The European Commission has quashed an appeal from ING Groep NV workers who had asked the EU's executive arm to relax the restructuring plan for the Dutch financial services company, a document seen by Dow Jones Newswires Monday showed.
In April, ING's works council accused the commission of giving ING much tougher treatment than other European banks that received state aid, warning that it might endanger the company's future.
ING was ordered by the European Commission to nearly halve its balance sheet in order to gain approval for being bailed out twice by the Dutch government in the financial crisis.
As a result, the firm has to divest its insurance and investment arms and sell ING Direct, its Internet bank operation in the U.S. It is also prevented from offering the best rates for savings, mortgages or company deposits in the EU.
In a reply to ING's works council seen by Dow Jones Newswires, European Competition Commissioner Joaquin Almunia said that he is "confident that ING's restructuring plan constitutes a good basis for its future operations" and that "after having undergone the necessary restructuring, [it] will emerge a stronger player and competitor."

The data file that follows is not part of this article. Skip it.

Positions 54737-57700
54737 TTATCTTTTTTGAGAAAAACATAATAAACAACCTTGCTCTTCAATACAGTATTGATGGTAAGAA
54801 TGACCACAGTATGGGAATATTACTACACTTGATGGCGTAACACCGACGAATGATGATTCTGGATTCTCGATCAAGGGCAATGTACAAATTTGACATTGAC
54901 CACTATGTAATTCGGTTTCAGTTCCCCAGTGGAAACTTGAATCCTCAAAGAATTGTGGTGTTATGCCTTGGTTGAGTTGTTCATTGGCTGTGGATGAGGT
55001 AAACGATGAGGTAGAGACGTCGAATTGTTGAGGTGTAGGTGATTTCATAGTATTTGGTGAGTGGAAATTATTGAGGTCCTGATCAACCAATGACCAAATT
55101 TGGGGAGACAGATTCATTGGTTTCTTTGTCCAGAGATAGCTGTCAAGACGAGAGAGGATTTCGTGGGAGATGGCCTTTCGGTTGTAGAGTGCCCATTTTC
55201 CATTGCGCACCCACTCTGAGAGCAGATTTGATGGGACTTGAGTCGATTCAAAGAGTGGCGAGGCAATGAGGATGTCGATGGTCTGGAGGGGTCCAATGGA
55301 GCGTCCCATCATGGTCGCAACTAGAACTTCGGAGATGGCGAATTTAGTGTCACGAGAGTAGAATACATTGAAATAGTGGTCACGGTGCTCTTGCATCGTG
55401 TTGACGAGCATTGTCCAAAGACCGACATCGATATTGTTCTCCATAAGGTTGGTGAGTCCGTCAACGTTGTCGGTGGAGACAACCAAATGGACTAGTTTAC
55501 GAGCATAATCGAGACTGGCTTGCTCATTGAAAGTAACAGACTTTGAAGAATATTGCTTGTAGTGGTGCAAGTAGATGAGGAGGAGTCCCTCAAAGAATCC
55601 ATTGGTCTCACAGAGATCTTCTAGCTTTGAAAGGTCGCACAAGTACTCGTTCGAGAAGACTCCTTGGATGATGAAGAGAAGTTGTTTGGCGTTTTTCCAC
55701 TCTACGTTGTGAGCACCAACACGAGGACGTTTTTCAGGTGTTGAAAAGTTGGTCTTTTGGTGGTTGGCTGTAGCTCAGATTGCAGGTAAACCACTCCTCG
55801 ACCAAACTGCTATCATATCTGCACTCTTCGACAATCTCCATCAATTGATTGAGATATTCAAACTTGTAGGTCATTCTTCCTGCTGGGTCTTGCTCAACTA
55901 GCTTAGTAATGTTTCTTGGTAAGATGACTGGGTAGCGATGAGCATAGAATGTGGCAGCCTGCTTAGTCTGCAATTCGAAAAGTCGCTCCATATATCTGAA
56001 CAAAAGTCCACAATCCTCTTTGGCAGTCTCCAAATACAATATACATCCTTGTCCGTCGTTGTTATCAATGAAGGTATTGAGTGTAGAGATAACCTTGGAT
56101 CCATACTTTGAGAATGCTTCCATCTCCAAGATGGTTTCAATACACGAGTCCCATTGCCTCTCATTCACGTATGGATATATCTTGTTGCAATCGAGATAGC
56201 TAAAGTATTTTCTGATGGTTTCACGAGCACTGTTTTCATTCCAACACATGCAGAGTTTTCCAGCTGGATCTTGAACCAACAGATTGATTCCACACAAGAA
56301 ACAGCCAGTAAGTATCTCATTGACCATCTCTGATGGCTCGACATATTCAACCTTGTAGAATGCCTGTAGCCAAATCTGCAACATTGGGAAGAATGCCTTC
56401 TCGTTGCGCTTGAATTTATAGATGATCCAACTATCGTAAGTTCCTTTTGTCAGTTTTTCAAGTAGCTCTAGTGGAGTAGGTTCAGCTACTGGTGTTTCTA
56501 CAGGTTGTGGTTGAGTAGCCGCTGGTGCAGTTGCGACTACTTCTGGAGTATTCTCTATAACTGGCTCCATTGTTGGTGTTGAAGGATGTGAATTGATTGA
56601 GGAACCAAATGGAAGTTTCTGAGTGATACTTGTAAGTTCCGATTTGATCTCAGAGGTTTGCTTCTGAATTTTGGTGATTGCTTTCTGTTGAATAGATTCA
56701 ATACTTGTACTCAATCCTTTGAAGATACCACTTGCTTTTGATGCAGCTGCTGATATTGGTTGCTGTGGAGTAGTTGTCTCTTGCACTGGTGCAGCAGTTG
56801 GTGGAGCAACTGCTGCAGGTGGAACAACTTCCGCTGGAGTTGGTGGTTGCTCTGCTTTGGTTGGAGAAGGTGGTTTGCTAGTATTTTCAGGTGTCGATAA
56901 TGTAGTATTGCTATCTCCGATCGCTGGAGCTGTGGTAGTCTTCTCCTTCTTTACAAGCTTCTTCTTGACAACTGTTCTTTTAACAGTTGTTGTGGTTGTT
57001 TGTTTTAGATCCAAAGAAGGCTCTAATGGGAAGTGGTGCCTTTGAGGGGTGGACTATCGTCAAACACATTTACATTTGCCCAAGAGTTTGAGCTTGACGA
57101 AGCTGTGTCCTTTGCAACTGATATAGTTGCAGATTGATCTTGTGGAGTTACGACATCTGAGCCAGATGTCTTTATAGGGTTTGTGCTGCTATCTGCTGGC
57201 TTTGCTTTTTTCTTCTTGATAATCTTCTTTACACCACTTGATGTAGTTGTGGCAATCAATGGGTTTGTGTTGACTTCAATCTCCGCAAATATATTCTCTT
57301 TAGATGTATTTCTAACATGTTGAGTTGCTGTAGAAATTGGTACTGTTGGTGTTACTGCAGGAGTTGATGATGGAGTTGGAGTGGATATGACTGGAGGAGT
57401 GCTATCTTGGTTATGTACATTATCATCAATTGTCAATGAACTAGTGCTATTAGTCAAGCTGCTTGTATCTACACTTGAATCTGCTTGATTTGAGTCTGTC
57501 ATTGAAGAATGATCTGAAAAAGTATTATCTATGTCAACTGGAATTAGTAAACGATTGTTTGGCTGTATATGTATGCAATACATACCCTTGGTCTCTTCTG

"ING wanted to reduce the complexity of its bank-assurance business model and to leave the U.S. market where many of its problems derived from," Almunia said.
"Finally, measures such as an acquisition ban or the prohibition to be price leader … are deemed to address the distortion of competition," he added.
Amsterdam-based ING is appealing some parts of the restructuring and hopes if it wins the commission might be legally forced to relax its measures.
It expects the European Court of Luxembourg to rule on the issue by the end of 2011.